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Blizzard bans Hearthstone eSports star after Pro-Hong Kong comments

by Christopher Hutton In a week filled with content bans and pro-Hong Kong protests, the gaming giant Blizzard-Activision set themselves up in the cross hairs of China and its fans due to their response to the actions of a particular Chinese eSports star. Blizzard, known for games like Overwatch and World of Warcraft, suspended Hearthstone player Chung Ng Wai AKA Blitzchung from playing in tournaments due to his expression of pro-Hong Kong support. Said ideas were expressed in an interview after a tournament when Chung told the interviewers that Liberate Hong Kong was the ‘revolution of our times.’ Chung was suspended for a year from playing in the Grandmasters, one of the highest levels of competitive play that is available to Hearthstone pros. Chung also had any winnings he had received due to said win rescinded, estimated to be over $10,000 in total. The two broadcasters who interviewed Chung were also fired by Blizzard for unstated reasons. These actions led to a massive uproar from fans, calling their efforts against the player unfair and corporately interested, as well as an activity that gives into the interests of China, who has been suppressing the ongoing riots and resistance efforts in Hong Kong for over 17 weeks now. Many fans are now planning to boycott the company over their pro-Chinese policies, with a select number even going as far as to remove all data and profiles from Blizzard products. Several employees also staged a walkout, where they protested the decision by collecting around the orc statue in front of the company’s headquarters in Anaheim. “The action Blizzard took against the player was pretty appalling, but not surprising,” a longtime Blizzard employee told The Daily Beast. “Blizzard makes a lot of money in China, but now the company is in this awkward position where we can’t abide by our values.” “I’m disappointed,” another current Blizzard employee said. “We want people all over the world to play our games, but no action like this can be made with political neutrality.” When the New York Times approached Blizzard for comment, they were told that “Mr. Chung had run afoul of a rule barring players from any act that ‘brings you into public disrepute, offends a portion or group of the public, or otherwise damages’ the company’s image.” A spokesman told Engadget that they are considering their options about how to handle the matter, but has said nothing since. Chung has not hosted any interviews since his suspension. However, in a Twitch stream on Tuesday, he told his followers that “Today, what I have lost in Hearthstone is four years of time... But if Hong Kong loses, it would be the matter of a lifetime.” Activision-Blizzard has a significant presence in China and other Asian countries. China supplied 12% of the 7.5 billion dollars Activision-Blizzard made last year. In addition, Tencent, the Chinese internet giant, holds a 5% stake in the company. Said actions come days after the NBA entered its own controversy after Daryl Morey, General Manager of the Houston Rockets, tweeted his own solidarity for the ongoing efforts in Hong Kong. Said tweet eventually lead to several Chinese companies cutting ties with his team. A day later, the Chinese partners of the NBA cut ties with the American League after the NBA commissioner stated that they would not censor their players or employees. Despite this, Morey deleted the tweet and offered an apology.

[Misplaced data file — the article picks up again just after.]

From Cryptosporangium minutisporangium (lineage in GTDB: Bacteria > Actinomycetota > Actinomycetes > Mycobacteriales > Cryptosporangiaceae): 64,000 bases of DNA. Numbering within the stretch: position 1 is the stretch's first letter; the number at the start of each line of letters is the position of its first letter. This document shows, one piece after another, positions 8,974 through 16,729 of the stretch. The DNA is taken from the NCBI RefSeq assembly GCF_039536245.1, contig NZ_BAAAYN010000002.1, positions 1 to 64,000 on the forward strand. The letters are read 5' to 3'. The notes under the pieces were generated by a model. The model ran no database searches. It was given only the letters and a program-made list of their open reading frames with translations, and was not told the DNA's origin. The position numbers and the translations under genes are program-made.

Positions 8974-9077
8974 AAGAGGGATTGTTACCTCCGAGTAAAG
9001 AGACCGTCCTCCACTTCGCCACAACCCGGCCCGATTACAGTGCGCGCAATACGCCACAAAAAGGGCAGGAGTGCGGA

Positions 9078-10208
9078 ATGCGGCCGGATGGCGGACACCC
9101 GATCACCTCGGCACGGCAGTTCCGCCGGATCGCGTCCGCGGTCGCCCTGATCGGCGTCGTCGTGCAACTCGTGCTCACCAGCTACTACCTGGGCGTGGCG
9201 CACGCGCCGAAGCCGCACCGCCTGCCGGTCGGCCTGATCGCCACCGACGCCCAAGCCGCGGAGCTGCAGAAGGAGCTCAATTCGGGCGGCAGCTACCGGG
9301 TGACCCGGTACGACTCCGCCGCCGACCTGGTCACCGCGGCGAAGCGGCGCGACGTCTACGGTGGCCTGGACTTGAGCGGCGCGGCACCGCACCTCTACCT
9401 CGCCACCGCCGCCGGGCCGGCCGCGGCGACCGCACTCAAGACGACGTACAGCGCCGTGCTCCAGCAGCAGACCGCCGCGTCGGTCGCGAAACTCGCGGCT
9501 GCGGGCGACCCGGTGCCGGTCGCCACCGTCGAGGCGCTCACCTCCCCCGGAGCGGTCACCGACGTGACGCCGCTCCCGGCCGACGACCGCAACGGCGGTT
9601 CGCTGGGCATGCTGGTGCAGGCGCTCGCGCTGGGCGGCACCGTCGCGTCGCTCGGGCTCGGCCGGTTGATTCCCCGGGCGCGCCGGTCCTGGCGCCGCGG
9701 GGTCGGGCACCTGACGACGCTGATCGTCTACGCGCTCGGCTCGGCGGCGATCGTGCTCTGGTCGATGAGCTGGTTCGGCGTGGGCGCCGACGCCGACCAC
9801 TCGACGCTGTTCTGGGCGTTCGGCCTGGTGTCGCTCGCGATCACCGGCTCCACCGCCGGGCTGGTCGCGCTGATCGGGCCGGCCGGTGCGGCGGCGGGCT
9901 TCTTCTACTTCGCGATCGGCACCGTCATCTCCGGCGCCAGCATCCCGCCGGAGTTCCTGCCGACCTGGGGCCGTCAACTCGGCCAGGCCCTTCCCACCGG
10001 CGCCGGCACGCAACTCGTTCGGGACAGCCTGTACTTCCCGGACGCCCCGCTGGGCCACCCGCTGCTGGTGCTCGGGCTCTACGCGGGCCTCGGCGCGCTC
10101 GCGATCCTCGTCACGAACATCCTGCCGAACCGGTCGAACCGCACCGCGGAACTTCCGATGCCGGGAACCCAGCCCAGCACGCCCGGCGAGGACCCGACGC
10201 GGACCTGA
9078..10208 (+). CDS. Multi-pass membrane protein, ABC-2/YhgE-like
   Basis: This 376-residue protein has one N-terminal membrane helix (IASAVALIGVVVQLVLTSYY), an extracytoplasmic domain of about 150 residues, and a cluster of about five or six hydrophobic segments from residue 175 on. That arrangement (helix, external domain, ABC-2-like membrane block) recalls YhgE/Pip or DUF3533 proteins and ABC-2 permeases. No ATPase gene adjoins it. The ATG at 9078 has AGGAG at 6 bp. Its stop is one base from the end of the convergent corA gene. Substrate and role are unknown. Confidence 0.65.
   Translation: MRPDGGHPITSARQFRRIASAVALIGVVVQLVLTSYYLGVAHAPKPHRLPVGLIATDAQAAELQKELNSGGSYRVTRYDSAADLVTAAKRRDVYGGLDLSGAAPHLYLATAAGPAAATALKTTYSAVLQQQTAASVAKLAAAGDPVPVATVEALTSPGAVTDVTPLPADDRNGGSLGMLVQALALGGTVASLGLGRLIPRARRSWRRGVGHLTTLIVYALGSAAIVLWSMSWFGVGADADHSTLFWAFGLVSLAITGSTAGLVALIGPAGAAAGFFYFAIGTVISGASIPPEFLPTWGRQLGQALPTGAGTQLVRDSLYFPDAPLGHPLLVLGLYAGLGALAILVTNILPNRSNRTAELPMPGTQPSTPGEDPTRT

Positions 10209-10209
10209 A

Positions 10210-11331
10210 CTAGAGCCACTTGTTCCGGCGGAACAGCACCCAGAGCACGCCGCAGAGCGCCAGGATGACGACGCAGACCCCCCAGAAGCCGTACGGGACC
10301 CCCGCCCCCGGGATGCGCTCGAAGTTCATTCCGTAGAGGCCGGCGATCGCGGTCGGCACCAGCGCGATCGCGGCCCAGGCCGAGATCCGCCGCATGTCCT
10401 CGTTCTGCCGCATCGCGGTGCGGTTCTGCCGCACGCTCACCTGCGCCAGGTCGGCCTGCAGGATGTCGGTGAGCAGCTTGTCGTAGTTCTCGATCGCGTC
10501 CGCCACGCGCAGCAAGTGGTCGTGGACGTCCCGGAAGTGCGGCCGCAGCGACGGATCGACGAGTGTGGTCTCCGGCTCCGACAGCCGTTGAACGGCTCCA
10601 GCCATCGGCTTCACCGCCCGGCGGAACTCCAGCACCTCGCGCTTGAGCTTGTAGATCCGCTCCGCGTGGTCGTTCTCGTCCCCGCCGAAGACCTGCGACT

Sources: New York Times, CNN, Reddit, Daily Beast, NYT, Engadget, Activision, Fool, CNN, CNN Image: Wikipedia

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